Coefficient of Conservatism:
Coefficient of Wetness:
Arabis divaricarpa of Michigan Flora.
Sandy or gravelly clearings and borders of forests (especially aspen) and shores, rock outcrops and rocky summits.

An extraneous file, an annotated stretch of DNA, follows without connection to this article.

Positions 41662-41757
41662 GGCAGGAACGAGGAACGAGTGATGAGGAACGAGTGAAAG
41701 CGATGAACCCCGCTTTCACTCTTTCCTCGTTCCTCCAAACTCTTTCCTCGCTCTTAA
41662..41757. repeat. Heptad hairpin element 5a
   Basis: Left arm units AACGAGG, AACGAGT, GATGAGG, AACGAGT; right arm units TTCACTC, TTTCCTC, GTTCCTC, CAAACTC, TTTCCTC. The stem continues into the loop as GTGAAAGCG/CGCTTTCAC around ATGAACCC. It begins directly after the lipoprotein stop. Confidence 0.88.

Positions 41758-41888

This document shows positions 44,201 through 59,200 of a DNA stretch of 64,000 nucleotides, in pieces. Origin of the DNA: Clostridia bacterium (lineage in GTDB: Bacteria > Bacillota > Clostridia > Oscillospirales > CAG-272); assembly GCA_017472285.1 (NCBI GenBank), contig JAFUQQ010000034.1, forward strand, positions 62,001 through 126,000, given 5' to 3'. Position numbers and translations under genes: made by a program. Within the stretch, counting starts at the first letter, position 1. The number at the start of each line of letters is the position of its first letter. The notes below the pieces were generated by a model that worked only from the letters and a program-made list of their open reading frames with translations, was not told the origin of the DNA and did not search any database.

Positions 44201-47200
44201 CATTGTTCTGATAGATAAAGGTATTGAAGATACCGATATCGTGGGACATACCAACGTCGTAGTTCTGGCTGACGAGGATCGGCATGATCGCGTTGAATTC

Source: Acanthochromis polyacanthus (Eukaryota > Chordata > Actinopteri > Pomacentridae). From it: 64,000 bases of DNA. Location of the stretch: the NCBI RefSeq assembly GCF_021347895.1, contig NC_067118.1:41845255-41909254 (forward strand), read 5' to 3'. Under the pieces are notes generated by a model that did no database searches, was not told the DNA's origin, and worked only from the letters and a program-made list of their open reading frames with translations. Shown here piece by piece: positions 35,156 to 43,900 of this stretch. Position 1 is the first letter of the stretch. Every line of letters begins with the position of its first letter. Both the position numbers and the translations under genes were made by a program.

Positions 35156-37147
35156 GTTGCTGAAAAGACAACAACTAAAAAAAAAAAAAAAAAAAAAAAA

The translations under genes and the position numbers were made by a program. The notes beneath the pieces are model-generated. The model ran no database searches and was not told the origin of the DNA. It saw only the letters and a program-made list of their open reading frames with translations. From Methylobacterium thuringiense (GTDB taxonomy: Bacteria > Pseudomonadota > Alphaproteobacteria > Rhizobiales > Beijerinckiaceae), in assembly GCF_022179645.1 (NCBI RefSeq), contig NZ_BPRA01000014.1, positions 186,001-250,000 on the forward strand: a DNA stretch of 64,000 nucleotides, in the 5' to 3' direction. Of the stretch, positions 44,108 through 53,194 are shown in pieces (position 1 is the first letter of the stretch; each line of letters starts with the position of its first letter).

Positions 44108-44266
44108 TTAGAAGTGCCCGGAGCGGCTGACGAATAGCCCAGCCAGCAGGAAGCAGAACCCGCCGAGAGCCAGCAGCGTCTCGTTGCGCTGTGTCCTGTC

The cauline leaves are usually numerous, short, and crowded, as in B. missouriensis, but the basal leaves are entire or slightly toothed and ± stellate-pubescent on both surfaces. The fruit is ordinarily widely spreading or even somewhat down-curved, up to 9.5 cm long, but on some plants the siliques are very short (ca. 2 cm), ascending on divaricate pedicels. Plants with very young fruit not displaying the strongly spreading aspect compared to the compact infructescence of Turritis glabra may be confused with the latter species, but differ in the shorter sepals and pink petals; in T. glabra, the pubescence at the base of the stem is generally denser, with more straight, spreading hairs. Apparently derived from a cross of the more western and northern B. collinsii and B. stricta.